Last year, the Kathmandu Valley, the hilly region and the Tarai region had experienced the inflation rates of 6.8 per cent, 7.7 per cent and 6.9 per cent, respectively, the report added.
Supply constraints due to the lingering impact of the April-May 2015 earthquakes and the obstruction at the southern trade routes also fuelled the inflation, widening the gap between prices in Nepal and India.
Year-over-year consumer price inflation of Nepal in the tenth month of the current fiscal year continued to remain at a higher level of 10 per cent compared to that of India at 5.8 per cent showing inflation wedge of 4.2 per cent, the report reads, adding that a year ago, such inflation in Nepal was 7.1 per cent compared to 5 per cent in India reflecting a narrower inflation wedge of 2.1 per cent only.
India's annual consumer price inflation accelerated to a near two-year high of 5.76 per cent in May, driven by surging prices of food products like pulses and sugar, which could dampen hopes of a rate cut at least during the next monetary policy review in August.
Likewise, the blockade during the Tarai-Madhesh protests also pulled the import and export figures down. According to the central bank, in the 10 months of current fiscal year 2015-16, merchandise exports decreased by 21.7 per cent to Rs 55.60 billion while merchandise imports dropped by 4.6 per cent to Rs 599.36 billion. "Exports to India and China decreased by 33.4 per cent and 35.6 per cent, respectively, whereas exports to other countries increased by 4.1 per cent in mid-May," the report says, adding that imports from China increased by 9.5 per cent whereas imports from India and other countries decreased 7.8 per cent and 4.1 per cent, respectively
Exports through Tribhuvan International Airport (TIA) and Dry Port customs office - Birgunj increased, whereas exports through other customs points decreased, the report says, adding, "On the import side, imports through Birgunj Customs Point decreased, whereas imports through other customs points increased. Likewise, trade has not yet resumed through Tatopani Customs Point."
Nepal's trade deficit also contracted – by 2.4 per cent – to Rs 543.76 billion in mid-May compared to an expansion of 10.1 per cent in mid-May last year.
The report also says that decrease in the number of outflow of the Nepali migrant workers has not hit remittance inflow hard yet. "The workers' remittances inflow grew by 10.2 per cent to Rs 538.87 billion till mid-May compared to a growth of 10 per cent in the previous year," it observed, adding that net transfer receipt increased by 11.8 per cent to Rs 628.07 billion. The number of Nepali workers seeking foreign employment, based on final approval, decreased by 22.2 per cent in the 10th month of the current fiscal year, compared to an increment of 8.9 per cent in the same period of last fiscal year.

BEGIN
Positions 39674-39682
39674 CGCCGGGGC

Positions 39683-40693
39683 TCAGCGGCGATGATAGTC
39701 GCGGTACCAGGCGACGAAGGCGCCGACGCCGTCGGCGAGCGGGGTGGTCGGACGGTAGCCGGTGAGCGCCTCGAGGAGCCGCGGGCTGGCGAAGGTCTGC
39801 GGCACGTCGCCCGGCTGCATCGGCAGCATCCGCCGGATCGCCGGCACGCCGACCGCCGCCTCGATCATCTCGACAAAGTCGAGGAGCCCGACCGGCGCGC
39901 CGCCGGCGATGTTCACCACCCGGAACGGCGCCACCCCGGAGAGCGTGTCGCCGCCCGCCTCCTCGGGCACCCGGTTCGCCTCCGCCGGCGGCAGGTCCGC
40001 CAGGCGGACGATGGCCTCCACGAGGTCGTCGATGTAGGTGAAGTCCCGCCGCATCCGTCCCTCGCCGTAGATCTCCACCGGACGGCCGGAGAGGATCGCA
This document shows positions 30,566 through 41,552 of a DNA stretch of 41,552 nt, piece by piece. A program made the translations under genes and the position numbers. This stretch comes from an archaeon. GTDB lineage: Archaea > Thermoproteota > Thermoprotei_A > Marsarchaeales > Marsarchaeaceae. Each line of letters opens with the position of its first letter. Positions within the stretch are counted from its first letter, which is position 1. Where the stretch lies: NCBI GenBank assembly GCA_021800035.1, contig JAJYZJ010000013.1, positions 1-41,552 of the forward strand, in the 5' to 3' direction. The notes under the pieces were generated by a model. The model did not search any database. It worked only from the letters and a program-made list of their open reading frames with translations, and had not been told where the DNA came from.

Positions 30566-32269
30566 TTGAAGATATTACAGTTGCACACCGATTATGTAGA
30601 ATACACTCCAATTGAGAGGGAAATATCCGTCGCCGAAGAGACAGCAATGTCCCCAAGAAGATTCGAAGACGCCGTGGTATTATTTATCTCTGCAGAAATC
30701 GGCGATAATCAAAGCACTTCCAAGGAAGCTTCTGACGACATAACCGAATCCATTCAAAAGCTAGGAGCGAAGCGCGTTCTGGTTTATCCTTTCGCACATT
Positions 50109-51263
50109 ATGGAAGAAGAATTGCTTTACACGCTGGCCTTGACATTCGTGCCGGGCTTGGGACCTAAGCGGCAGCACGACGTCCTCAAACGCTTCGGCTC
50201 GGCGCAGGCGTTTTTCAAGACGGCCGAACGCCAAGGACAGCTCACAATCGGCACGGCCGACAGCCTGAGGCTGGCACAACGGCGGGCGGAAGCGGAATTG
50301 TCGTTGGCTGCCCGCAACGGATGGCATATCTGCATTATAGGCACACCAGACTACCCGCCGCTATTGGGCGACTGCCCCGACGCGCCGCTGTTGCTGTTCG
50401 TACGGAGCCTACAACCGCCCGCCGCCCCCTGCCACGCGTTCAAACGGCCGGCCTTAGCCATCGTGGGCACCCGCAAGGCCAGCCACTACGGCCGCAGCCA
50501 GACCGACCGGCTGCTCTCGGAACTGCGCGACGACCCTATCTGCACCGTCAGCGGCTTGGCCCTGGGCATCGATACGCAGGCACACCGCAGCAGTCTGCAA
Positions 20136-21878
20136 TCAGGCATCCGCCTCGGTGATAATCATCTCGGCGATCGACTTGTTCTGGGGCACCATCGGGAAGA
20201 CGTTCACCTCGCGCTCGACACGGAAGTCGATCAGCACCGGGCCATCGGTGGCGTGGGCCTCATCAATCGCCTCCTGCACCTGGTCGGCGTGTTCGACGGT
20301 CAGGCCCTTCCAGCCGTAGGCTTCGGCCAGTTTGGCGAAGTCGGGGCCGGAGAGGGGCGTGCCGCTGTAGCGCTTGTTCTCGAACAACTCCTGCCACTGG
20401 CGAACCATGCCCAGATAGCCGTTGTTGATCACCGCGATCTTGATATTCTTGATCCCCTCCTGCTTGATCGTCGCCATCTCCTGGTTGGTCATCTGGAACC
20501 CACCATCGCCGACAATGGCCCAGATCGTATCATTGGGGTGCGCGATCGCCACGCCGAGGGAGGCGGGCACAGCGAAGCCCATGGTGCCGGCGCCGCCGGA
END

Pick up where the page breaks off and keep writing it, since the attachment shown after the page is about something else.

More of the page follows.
Wednesday, June 15, 2016

Drop in remittance will hit economy

If remittance entering the country were to drop by 10 per cent, Nepal’s annual economic growth could drop by up to 3 percentage points compared to baseline forecasts, says a report from the World Bank.
Focusing on ‘Remittances at Risk’, the World Bank report laundhed today highlighted the possibility of near-term risk of a slowdown in remittances. "Over the last 10 years, remittances have increased substantially and they play an important role in Nepal’s economy,” the report reads, "but the economy would be hit, if the remittance inflow were to drop."
Following two massive shocks which have resulted in two years of disappointing growth, economic activity is expected to rebound modestly, growing by 4.7 per cent in fiscal year 2016-17, according to the report that has warned of a third shock – drop in remittance – that could pull the economic growth downward.
"Should a slowdown in remittance occur, appropriate monetary and fiscal policy responses are required as well as enhanced supervision of the financial sector,” the World Bank’s senior country economist for Nepal and lead author of the report, Damir Cosic said.
Following the earthquake in April 2015, the outflow of migrant workers contracted for ten months in a row. In the first nine months of Fiscal Year 2016, the number of migrant workers declined by 25 per cent year over year.
This is the steepest and longest decline since 2009, notes the report. One reason for this is that potential migrant workers chose to stay home to support their families to rebuild homes and livelihoods, the report states, adding that a weaker demand for workers from oil- and commodity-producing countries – for example Gulf Cooperation Countries (GCC) and Malaysia – is likely to have contributed to this decline.
“A potential slowdown in remittance poses a significant near-term risk to Nepal because of its outsized role in the Nepali economy,” reads the twice-yearly Nepal Development Update.
Growth in remittance at a global level contracted in 2015 for the first time since 2009 as a result of a fall in oil prices which affected activity in remittance-sending countries, notes the report. Remittance inflows to South Asia declined as well but Nepal bucked the trend as remittance increased significantly in response to the 2015 earthquakes. However, a prolonged contraction in the departure of migrant workers is an early sign of a potential slowdown in remittance to Nepal.